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July 24, 2014

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Blowing Rock veterans, from left, Bryan Crutcher, Byron Cooke, Bill Magruder, Nick Lyons, Kent Eidson, Jim West, Pete Page, Perry Davis, Graeme Justice, Bill Parker, Pete Goss, Ron Oberle and Brad Piatek pose for a group photo after the annual Veterans Day ceremony at Blowing Rock Memorial Park. Jeff Eason photo

Originally published: 2013-11-14 08:17:40
Last modified: 2013-11-14 08:18:25

Town honors veterans

According to some government estimates, the median age for a United States veteran of World War II is 94 years old.

It is also estimated that more than 650 American WWII veterans die each day.

“It is important that we seek out these veterans and learn their stories,” said Col. William Parker, a retired U.S. Marine veteran who was one of the main speakers at Blowing Rock’s annual Veterans Day celebration at Blowing Rock Memorial Park on Monday.

Parker, Navy veteran Ron Oberle and Air Force veteran Jim West gave a presentation to a crowd of veterans, their families and friends from the gazebo at the park. It included the singing of “The Star Spangled Banner,” and the official anthems of all five military branches, plus stories from Oberle and Parker.

Attending the ceremony were military veterans Bill Magruder, Bryan Crutcher, Byron Cooke, Nick Lyons, Kent Eidson, Pete Page, Perry Davis, Graeme Justice, Pete Goss and Brad Piatek.

Bob Winston and the Brewsters

“My wife and I had the pleasure of traveling to Finland last year to participate in a Rotary International function,” Parker said. “While we were there, a Finnish Air Force colonel told me, ‘Thank you for Bob Winston  and the Brewsters.’”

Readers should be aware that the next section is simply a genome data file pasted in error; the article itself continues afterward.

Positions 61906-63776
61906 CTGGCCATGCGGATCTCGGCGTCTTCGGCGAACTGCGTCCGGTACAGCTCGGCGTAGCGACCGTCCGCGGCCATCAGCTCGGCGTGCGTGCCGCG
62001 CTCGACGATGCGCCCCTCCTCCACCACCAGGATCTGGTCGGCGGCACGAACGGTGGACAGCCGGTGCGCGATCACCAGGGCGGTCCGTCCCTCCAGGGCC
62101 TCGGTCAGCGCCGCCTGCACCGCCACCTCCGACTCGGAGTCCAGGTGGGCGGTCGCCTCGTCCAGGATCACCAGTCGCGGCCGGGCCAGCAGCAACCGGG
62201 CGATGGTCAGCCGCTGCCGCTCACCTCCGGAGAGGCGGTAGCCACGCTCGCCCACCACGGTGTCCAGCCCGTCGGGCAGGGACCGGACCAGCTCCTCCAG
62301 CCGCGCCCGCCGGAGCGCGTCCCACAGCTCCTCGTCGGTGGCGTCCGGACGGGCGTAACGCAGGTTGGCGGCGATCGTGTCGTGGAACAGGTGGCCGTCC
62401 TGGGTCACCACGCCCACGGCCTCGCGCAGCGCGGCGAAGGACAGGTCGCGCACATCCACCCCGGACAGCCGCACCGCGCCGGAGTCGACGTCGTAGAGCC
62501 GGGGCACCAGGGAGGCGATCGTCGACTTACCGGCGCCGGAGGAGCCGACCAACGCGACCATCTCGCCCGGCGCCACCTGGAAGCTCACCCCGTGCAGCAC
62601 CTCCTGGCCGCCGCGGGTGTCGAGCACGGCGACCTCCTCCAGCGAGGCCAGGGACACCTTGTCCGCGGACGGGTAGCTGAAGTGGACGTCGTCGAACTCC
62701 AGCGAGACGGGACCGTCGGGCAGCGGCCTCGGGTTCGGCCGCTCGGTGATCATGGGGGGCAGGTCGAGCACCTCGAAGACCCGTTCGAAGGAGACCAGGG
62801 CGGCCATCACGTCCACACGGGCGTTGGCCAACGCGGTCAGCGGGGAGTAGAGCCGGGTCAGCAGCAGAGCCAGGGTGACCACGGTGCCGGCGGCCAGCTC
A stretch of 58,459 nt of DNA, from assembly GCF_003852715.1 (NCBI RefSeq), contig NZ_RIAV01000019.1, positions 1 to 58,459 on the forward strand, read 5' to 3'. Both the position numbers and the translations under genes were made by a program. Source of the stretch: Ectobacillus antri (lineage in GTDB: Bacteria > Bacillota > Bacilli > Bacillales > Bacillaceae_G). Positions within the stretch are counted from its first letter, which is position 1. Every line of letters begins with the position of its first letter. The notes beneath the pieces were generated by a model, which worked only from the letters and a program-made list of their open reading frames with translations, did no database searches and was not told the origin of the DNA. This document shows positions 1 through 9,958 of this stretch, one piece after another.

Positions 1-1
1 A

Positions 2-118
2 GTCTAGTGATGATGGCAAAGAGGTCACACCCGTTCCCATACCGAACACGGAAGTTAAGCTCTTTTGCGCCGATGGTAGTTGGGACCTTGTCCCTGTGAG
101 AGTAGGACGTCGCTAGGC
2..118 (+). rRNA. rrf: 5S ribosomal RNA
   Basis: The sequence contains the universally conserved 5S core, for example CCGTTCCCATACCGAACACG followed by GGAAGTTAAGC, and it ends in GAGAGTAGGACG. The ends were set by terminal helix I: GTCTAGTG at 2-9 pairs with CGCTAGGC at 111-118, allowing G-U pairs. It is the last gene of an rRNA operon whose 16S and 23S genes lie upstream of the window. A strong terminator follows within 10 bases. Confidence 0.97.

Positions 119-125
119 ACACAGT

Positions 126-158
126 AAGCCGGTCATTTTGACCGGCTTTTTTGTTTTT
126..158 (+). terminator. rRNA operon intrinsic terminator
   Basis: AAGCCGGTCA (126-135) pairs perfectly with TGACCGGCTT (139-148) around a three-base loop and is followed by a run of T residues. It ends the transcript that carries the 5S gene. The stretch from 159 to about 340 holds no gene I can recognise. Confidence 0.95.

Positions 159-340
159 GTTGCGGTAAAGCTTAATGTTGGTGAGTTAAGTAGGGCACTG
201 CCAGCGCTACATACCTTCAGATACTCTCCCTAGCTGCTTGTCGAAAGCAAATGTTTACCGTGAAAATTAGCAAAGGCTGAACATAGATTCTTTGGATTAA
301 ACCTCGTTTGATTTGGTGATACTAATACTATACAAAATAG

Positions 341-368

“Upon some research, here is the story behind that statement. In 1939, Germany and the Soviet Union had signed a nonaggression pact and proceeded to invade and take over Poland. During this same time, Joseph Stalin told the Balkan countries to give him warm seaports to use. Latvia, Lithuania, and Estonia bowed to his demands and paid the price of being under Russian control until 1992. Finland said ‘no.’

“In November 1939, Russia invaded Finland with almost a million men. President Franklin Roosevelt, in response to a request for help, declared 44 Navy aircraft as surplus and sent them to Finland. The airplanes were the Brewster Buffaloes, an airplane hated by almost everyone who flew them.

“Bob Winston had just retired from the Navy and read a newspaper article about the transfer of these aircraft to Finland. He made a number of calls and, as a result, was immediately hired by the Brewster Aircraft Company to supervise the shipment, assembly, test and delivery of these aircraft to Finland.

“Bob flew to Sweden on the 19th of February 1940 and supervised the arrival of the crated aircraft by ship to Stockholm and by rail to an airfield at Trollhattan, Sweden, owned by the Saab Aircraft Company. With a group of volunteers from Norway, Sweden and Finland, the aircraft were uncrated, assembled, test flown and then delivered to Finland.

“On the 13th of March 1940, an armistice was signed between Finland and the Soviet Union. Only nine Brewsters had been delivered, so they were not used in combat during what the Finns referred to as the ‘Winter War.’ In 1941, Finland again fought with the Soviet Union and this phase of the war was called the ‘Continual War’ and it lasted until 1944. During this time, Finnish pilots achieved an unheard of kill ratio of 32-to-one against Soviet aircraft. The 44 Brewsters made a huge difference in helping the Finnish war effort.

“Meanwhile, Bob Winston, having successfully completed his mission despite significant logistic and weather problems, discovered he could not leave Norway because the Germans had successfully invaded that country.

“He tried to get to Brussels, but Belgium fell to the Germans while he was en route. He traveled through backcountry roads, arriving in Paris the day before it fell to the advancing German army. He traveled to Spain and then to Portugal, where he finally managed to get on a Yankee Clipper seaplane from Lisbon to New York.

“Bob was recalled to active duty in the U.S. Navy where he became a fighter ace in the Pacific. He never fully told his story of all that happened in Sweden and Finland, but he received the Swedish Royal Order of the Sword and the Finnish Mannerheim Cross and Winter War Medal.

“Bob retired from the Navy as a lieutenant commander in 1946. He died in 1974, an unsung hero to many of us, but is remembered to this day by grateful Finns. What a difference in history one veteran made.”

For more information and stories, see The Blowing Rocket.

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